MINI is planning on offering Level 2+ Autonomy to all of its next generation cars beginning late next year. The system MINI intends to use will be very similar to the one recently previewed in the updated BMW X7 and BMW 7 Series and will be a massive leap for the brand. But what is Level 2+ and why should you care? If you ever drive on the highway you’ll want to read on.

Currently MINI has only one vaguely autonomous feature – adaptive cruise. While helpful it really does one thing – follow the car in front. MINI’s aim is to introduce this technology as an option meant primarily for highway purposes.

BMW’s current Active Driving Assistant Pro (optional on most mid-sized to larger BMWs) allows for Level 2+ below 37 MPH. That means you can take your hands off the wheel entirely as long as your eyes are on the road. The car will stop, go, turn and even change lanes on command. However once you reach 38 MPH the system turns off and goes into the simplistic Level 2 mode which requires a driver’s hands to rest on the wheel. Keep in mind in Level 2 mode the functionality is the same but the system won’t work unless a driver has both their eyes on the road (eye tracking is in the cluster) and hands on the wheel (as determined by a pressure sensor). The real difference between L2 and L2+ is the ability to take your hands off the wheel and (safely) use your phone or check the center display for short amounts of time.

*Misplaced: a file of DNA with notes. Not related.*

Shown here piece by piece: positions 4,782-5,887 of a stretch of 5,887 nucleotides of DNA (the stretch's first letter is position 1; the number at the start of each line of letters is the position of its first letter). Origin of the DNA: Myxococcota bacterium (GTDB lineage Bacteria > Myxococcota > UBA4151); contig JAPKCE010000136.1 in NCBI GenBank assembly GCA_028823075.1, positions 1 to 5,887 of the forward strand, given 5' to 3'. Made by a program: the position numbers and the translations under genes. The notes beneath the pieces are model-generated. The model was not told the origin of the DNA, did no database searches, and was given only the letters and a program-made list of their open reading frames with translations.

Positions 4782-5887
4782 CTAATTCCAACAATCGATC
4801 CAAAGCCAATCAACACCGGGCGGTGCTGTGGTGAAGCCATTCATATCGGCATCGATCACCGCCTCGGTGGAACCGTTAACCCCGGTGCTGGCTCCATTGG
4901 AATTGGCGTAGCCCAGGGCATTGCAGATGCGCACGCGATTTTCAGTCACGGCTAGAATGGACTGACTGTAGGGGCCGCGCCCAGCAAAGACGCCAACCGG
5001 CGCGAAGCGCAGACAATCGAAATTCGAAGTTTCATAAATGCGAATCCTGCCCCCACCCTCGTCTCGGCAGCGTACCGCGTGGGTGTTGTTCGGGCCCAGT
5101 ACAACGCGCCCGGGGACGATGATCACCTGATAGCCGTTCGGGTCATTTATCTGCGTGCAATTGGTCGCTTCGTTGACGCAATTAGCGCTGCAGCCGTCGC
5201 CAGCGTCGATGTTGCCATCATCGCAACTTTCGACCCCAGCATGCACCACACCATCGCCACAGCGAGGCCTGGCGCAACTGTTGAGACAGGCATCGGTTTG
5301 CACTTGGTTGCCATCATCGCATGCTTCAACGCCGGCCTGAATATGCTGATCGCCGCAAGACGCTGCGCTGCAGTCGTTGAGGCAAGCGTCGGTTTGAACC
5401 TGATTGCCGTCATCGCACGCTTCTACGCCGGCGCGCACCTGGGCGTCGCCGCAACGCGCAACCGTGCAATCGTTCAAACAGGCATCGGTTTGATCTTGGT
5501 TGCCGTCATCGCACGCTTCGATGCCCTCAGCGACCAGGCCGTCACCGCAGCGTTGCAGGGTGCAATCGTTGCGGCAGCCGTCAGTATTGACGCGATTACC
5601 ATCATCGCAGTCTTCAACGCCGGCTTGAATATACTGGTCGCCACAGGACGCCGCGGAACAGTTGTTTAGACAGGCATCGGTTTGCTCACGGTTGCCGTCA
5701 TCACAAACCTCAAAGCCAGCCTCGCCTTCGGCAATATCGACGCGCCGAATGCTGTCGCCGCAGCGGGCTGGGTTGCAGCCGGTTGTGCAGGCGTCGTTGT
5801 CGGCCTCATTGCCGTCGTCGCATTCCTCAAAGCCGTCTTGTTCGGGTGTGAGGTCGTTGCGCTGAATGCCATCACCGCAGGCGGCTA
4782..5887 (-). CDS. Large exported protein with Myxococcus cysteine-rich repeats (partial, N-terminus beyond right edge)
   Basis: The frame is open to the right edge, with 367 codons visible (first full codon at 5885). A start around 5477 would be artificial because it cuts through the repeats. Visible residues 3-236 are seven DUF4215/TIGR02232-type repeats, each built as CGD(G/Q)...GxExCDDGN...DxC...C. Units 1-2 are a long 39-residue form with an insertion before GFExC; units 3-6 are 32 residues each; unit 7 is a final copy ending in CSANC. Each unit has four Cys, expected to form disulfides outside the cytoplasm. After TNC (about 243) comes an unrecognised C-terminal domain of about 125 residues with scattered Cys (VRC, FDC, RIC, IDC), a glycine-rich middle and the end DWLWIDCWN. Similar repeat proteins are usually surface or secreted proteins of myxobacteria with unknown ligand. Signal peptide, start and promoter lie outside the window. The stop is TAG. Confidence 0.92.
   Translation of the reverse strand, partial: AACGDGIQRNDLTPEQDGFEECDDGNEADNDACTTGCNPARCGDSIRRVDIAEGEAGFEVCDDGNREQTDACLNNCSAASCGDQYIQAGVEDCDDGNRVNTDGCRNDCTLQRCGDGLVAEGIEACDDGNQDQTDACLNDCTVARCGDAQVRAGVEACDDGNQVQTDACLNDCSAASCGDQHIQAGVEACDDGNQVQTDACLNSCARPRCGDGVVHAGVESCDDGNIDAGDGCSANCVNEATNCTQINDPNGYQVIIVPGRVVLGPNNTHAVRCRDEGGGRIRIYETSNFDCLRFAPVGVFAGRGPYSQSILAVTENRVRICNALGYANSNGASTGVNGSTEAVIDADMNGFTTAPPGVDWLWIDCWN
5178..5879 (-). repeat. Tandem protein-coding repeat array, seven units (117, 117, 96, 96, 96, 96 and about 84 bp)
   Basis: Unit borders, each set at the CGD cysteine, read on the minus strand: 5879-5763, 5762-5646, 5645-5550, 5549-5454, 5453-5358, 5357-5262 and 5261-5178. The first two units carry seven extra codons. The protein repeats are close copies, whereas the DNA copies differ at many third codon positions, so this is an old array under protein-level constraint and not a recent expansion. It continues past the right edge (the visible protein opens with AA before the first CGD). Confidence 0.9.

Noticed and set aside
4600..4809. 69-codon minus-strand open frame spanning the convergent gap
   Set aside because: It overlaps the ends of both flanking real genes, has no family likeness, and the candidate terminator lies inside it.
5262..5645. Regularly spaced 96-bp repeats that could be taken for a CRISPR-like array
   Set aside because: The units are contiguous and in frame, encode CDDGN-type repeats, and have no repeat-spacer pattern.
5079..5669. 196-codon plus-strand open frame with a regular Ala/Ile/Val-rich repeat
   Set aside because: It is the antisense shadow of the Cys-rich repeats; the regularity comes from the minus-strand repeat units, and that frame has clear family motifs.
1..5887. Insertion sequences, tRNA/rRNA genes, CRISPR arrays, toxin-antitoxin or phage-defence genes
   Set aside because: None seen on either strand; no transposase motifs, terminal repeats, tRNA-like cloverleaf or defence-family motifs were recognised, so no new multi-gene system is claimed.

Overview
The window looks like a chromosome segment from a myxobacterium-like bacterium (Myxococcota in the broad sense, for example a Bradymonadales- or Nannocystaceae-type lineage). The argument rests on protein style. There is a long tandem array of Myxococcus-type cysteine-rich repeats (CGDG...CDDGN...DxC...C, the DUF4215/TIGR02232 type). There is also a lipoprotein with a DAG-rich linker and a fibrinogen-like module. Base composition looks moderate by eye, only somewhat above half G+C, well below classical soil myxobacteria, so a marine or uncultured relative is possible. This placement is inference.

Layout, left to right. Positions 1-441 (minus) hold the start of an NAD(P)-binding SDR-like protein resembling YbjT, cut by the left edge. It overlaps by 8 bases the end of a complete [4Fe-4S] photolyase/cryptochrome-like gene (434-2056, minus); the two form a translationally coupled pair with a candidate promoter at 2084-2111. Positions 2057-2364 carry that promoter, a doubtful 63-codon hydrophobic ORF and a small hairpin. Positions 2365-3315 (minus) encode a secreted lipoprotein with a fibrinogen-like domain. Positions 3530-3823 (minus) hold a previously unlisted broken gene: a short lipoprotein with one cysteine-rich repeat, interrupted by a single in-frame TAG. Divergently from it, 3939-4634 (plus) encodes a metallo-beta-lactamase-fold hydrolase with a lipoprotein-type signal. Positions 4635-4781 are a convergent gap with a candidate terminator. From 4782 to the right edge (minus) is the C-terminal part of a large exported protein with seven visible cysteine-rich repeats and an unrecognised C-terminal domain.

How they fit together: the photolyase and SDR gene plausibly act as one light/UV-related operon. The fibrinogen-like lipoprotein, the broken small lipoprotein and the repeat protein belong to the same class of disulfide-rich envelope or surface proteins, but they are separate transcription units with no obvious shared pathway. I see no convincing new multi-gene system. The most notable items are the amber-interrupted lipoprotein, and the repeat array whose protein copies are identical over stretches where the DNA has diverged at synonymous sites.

Note the large black area in the grille. Along with the top of the windshield, that area will house sensors that will make L2+ Autonomous driving possible for MINIs.

It will get even more advanced in specific markets. If MINI follows BMW’s lead, the system will be capable of Level 2+ Autonomy and eventually Level 3 on some German highways. That would mean hands off and eyes off for long distances. Unfortunately US regulations and the state of our highways will make L3 impossible in the short-term.

For BMW the new L2+ system is a nice upgrade as it will allow for hands-free driving up to 81 mph an hour (130 KPH) making it massively more helpful for the majority of drivers and likely to be used much more. While MINI drivers are more likely to want to drive their cars, it’s hard to argue with a robot taking over duties on long, straight highway drives.

Look for MINI to talk about this technology closer to the launch of the next generation Countryman late next year. Eventually it will filter into the new 2024 electric MINI and revised ICE (internal combustion engine) 2024 F56 MINI.